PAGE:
Modern eventing professionals must balance preparing their clients with preparing their own horses for major ?competitions. The mental and physical energy required to train clients could instead be directed toward doing the best possible job with their horses. There is a great deal of hand-wringing going on behind the scenes in our eventing organizations and committees about “Where Is Eventing Going?” Silverbacks who are mentally stuck in another century are asking, “Can this sport be saved?” In my opinion, however, we are well past this stage. We need to take a deep breath, figure out the ramifications of the changes we’ve already made and evaluate where we are now. Once we do this, we can get an idea of where to go next.
Yogi Berra once said, “When you come to a fork in the road ? take it.” It seems to me that we took this particular fork without knowing it was there, and we now have to deal with the results of having created a two-track sport. I have written extensively about the Classic event. Always a big fan of this format, I am possibly an even ?bigger fan now that eventing’s dichotomy is more apparent. But I want to devote this column to the professionalization of the FEI (International Equestrian Federation) levels and what that means for us going forward.
Most of us have noticed the two-track system that is developing in the sport of eventing. The FEI levels of the sport?three- and four-star events?are moving farther and farther away from the vast majority of riders, while at the same time the grass roots of the sport are aiming their competitive efforts at the Preliminary (one-star) levels and below.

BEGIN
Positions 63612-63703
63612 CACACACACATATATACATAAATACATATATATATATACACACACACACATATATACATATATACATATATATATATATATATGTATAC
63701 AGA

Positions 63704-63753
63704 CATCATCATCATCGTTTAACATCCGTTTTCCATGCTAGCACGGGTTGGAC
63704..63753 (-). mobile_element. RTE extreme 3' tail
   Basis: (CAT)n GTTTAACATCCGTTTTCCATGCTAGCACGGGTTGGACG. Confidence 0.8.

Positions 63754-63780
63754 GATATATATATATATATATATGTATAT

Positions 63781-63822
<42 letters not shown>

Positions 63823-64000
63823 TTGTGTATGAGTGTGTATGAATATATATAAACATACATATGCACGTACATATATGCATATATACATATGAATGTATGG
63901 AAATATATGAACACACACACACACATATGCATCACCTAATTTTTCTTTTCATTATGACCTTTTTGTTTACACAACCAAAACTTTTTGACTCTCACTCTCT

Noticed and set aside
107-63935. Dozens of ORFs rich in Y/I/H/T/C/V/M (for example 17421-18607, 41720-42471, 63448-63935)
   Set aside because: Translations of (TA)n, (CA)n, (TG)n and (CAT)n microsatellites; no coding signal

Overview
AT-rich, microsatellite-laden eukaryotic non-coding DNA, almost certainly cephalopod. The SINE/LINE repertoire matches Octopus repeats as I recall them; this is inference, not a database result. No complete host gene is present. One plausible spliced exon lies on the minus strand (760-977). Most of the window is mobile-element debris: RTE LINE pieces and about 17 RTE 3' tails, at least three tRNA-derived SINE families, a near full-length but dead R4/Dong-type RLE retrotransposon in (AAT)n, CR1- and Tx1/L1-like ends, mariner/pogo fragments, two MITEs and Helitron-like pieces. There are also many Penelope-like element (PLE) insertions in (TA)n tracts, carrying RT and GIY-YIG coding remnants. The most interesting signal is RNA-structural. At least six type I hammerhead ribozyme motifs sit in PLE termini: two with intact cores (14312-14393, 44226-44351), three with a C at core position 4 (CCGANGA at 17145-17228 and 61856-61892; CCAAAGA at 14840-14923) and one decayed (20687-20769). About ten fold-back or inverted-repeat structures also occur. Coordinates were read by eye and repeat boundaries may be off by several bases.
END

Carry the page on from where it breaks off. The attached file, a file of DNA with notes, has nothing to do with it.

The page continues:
First track, half-star and one-star Classics: Our general US Eventing Association membership is showing an increasing interest in the series of Training and Preliminary Classic events (long format with steeplechase) that are now available across the country. The numbers?both of Classic events available and of entries?are showing a healthy interest in this format.
Second track, “professional” eventing: The entry numbers for eventing’s FEI levels are healthy as well, but those upper levels are now almost exclusively the territory of professional riders or of riders seeking to become professionals.
Goodbye to the “One-Horse Rider” Model
Of course there are exceptions to this professional trend, even at the four-star level. Horses do not read books or columns, and the occasional amateur-owner still catches lightning in a bottle when her horse somehow intuits how the game is played and away she goes to the top. It is wonderful when this happens, and it always catches the public imagination. Probably the best example of catching lightning in a bottle is that of Mary Anne Tauskey and her horse Marcus Aurelius. In 1974, Mary Anne was a waitress at the ?hotel where the US Equestrian Team squad lodged before the World Championships at Burghley, England. At the time she was just a kid who did not have two nickels to rub together. But she had a nice Intermediate horse and a dream, and two years later she won a gold medal, riding for the US Olympic team in Montreal.